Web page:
- The Washington Times - Tuesday, November 23, 2004

Rep. Duncan Hunter convened a hearing last week with the Joint Chiefs of Staff that put in place the final chess piece in a high-stakes battle to defeat the Senate’s version of a far-reaching intelligence reform bill.

Mr. Hunter, a California Republican who chairs the House Armed Services Committee and is a key ally of Defense Secretary Donald H. Rumsfeld, already had secured a letter of support from Gen. Richard B. Myers, the Joint Chiefs chairman.

In the letter, Gen. Myers endorsed Mr. Hunter’s — not the Senate’s — version of the intelligence reform bill because it “maintains this vital flow of resources through the secretary of defense to the combat-support agencies,” that is, to intelligence collectors.

At the hearing, Mr. Hunter read the excerpt to the chiefs of the Air Force, Army, Marine Corps and Navy. The four-star officers heartily endorsed Gen. Myers’ position.

Mr. Hunter now had the top brass behind him to defeat language in the Senate bill that he saw as giving a new director of national intelligence too much power to control the systems and product of Pentagon spy agencies. With Fallujah as a backdrop, Mr. Hunter worried that the Senate bill “translates into ineffectiveness on the battlefield and, at worse, combat casualties,” he told The Washington Times yesterday.

There is concern, as one Bush administration official said yesterday, that the Senate version would produce this scenario: Every time the generals want to move a satellite to help a war commander quickly obtain intercepted communications or overhead images of the enemy, they will have to get the new national director’s approval.

Largely through the force of Mr. Hunter’s argument, the key legislation to enact recommendations of the bipartisan September 11 commission stalled Saturday.

Gen. Myers’ letter, along with the chiefs’ testimony, enabled Mr. Hunter to persuade conservative Republicans to join in opposition.

“Reasonable legislators stopped and listened,” Mr. Hunter said yesterday. “That’s what the Republican conference did.”

Hopes for a compromise over the bill collapsed while President Bush was meeting in Chile with Latin American and Asian leaders. Mr. Bush has vowed to revive the legislation, raising questions about whether he will order the Pentagon’s top brass to back down.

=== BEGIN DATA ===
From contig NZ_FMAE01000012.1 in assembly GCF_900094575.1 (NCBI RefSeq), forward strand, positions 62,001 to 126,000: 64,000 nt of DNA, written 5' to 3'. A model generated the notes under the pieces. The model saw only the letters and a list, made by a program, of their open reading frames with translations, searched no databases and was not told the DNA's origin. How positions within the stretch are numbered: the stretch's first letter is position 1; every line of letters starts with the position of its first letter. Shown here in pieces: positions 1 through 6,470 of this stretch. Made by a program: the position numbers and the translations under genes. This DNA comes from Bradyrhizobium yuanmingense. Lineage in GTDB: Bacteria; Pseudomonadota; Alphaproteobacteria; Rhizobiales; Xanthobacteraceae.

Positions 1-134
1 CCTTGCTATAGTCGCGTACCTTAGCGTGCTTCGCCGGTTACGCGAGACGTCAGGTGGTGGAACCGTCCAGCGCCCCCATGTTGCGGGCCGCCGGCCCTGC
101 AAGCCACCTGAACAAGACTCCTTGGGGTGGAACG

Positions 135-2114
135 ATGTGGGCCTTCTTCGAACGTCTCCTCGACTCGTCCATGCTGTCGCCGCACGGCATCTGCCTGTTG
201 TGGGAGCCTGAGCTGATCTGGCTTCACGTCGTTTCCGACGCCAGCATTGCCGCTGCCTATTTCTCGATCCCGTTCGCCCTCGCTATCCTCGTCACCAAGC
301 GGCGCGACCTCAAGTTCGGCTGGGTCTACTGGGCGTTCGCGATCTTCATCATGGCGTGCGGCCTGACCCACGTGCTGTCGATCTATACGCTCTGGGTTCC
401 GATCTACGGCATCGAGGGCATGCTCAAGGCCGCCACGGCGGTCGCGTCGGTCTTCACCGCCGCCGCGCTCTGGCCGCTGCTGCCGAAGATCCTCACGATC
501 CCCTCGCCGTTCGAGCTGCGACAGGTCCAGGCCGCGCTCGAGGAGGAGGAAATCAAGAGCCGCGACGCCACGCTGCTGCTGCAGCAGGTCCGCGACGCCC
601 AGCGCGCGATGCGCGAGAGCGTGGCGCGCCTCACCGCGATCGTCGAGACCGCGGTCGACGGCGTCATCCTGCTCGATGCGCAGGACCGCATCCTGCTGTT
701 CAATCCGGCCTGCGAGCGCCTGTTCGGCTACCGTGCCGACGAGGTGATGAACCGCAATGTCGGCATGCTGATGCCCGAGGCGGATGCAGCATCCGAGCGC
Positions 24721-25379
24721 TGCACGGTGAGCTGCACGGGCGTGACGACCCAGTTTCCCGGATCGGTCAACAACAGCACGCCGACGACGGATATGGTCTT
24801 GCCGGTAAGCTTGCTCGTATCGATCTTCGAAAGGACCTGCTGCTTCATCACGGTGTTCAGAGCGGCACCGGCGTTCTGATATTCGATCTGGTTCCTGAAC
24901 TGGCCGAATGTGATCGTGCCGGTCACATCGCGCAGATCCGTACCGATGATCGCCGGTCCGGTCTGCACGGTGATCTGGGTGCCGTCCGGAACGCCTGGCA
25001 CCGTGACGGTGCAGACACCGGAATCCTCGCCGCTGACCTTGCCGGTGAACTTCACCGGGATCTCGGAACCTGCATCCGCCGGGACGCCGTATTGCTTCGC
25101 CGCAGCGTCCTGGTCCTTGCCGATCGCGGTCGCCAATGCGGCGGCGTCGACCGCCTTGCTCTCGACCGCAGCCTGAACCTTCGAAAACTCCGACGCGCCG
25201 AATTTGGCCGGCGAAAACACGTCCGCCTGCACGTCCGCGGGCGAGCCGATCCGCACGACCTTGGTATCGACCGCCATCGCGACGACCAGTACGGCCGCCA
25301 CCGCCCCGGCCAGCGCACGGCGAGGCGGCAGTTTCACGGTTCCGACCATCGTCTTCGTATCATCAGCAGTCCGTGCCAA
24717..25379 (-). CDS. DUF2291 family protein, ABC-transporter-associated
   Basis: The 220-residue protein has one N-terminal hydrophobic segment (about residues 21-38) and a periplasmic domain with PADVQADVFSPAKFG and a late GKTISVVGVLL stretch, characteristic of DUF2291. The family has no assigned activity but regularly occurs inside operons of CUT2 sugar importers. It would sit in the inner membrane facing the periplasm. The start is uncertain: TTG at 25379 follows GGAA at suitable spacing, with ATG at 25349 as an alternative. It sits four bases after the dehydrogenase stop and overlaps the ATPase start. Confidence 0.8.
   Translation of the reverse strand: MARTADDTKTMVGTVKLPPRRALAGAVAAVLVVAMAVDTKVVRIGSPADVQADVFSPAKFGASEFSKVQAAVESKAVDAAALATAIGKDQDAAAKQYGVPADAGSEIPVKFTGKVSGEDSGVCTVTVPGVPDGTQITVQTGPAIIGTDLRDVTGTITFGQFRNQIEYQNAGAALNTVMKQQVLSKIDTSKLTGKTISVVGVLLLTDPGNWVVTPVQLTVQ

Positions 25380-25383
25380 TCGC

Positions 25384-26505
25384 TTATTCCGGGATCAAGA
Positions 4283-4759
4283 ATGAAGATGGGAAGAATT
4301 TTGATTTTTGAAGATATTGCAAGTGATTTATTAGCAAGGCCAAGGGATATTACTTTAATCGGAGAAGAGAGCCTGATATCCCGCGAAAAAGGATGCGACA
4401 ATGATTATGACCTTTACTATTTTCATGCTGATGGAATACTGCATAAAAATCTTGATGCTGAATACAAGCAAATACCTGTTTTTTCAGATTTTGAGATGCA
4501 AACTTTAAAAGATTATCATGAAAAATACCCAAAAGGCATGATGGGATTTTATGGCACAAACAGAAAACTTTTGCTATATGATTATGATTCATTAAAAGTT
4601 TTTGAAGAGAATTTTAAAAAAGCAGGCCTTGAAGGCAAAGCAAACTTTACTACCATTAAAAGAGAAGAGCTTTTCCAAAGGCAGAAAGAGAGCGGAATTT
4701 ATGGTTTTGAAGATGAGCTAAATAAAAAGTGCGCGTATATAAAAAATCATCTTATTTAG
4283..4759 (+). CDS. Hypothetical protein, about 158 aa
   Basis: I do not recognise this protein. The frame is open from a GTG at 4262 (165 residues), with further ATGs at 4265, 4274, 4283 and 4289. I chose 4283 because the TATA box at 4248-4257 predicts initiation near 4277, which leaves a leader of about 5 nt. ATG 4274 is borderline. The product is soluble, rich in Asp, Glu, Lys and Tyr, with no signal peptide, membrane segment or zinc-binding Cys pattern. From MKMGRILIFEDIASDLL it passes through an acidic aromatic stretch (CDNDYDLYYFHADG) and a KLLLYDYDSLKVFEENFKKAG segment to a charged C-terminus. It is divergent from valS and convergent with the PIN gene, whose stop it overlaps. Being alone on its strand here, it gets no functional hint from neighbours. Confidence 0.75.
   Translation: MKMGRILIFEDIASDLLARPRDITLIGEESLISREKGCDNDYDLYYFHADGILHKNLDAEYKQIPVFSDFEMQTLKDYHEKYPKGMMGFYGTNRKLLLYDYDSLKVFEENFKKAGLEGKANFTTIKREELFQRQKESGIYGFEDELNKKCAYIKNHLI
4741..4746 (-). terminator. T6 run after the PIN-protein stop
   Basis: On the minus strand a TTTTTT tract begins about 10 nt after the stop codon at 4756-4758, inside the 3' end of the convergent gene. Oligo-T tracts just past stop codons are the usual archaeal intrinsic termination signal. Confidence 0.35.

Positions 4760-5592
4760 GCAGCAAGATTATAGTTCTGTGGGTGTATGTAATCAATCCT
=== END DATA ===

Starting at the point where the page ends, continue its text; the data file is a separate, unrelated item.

In Chile, Mr. Bush did not address complaints that his own Pentagon scuttled the bill.

“Hopefully, we’ll get a bill done,” he said. “When I get home, I look forward to getting it done.”

Mr. Rumsfeld, administration officials say, privately expressed unhappiness that the press was blaming him for Congress’ rejection of the intelligence bill. Mr. Rumsfeld had expressed reservations about any bill that diluted the defense secretary’s power. But once the White House announced support of the Senate version, he stayed out of the House-Senate conference debate.

Of particular concern are three Defense Department agencies: the National Reconnaissance Office, which runs the U.S. galaxy of spy satellites; the National Geospatial-Intelligence Agency, which analyzes the images; and the National Security Agency, which eavesdrops on communications. They are generally referred to as “combat-support agencies.”

Their importance was underscored by the battle of Fallujah, where American troops relied heavily on satellite photos to plan the attack and then to watch the enemy during the fighting.

Mr. Hunter yesterday said Mr. Rumsfeld stayed out of the Senate-House fight. The congressman said Gen. Myers only wrote the Oct. 21 letter after the congressman telephoned him late at night during tough negotiations with senators and asked him to take a position.

“I solicited the Joint Chiefs to support me on this, not vice versa,” Mr. Hunter said. “I called Secretary Rumsfeld a few weeks ago, and he told me he was part of the team. … He could not engage in the conference. He’s always been up front.”

Bryan Whitman, a Pentagon spokesman, said: “Secretary Rumsfeld has been a strong supporter of the president’s objectives. Intelligence reform is an important, but tough and complex matter. To suggest that one person — any person — is responsible for the Congress being unable to pass the intelligence bill is wrong and unfair to all those who are working on this important legislation.”

Mr. Hunter, a former Army Ranger whose Marine Corps son recently completed a tour in Iraq, said he believes deeply that the Senate bill would impede the military’s access to intelligence.

He said Stephen J. Hadley, the incoming White House national security adviser, wrote language in the intelligence bill to enforce the defense secretary’s relationship with his spy agencies, but senators rejected it.

Some congressional aides depicted the Myers letter as the Joint Chiefs chairman’s bucking the White House. But the Bush official pointed out that, as a condition to winning Senate confirmation, all chairmen pledge to give Congress their honest professional opinions.

And Mr. Hunter said: “This president likes to hear the plain, unvarnished positions of the chiefs.”

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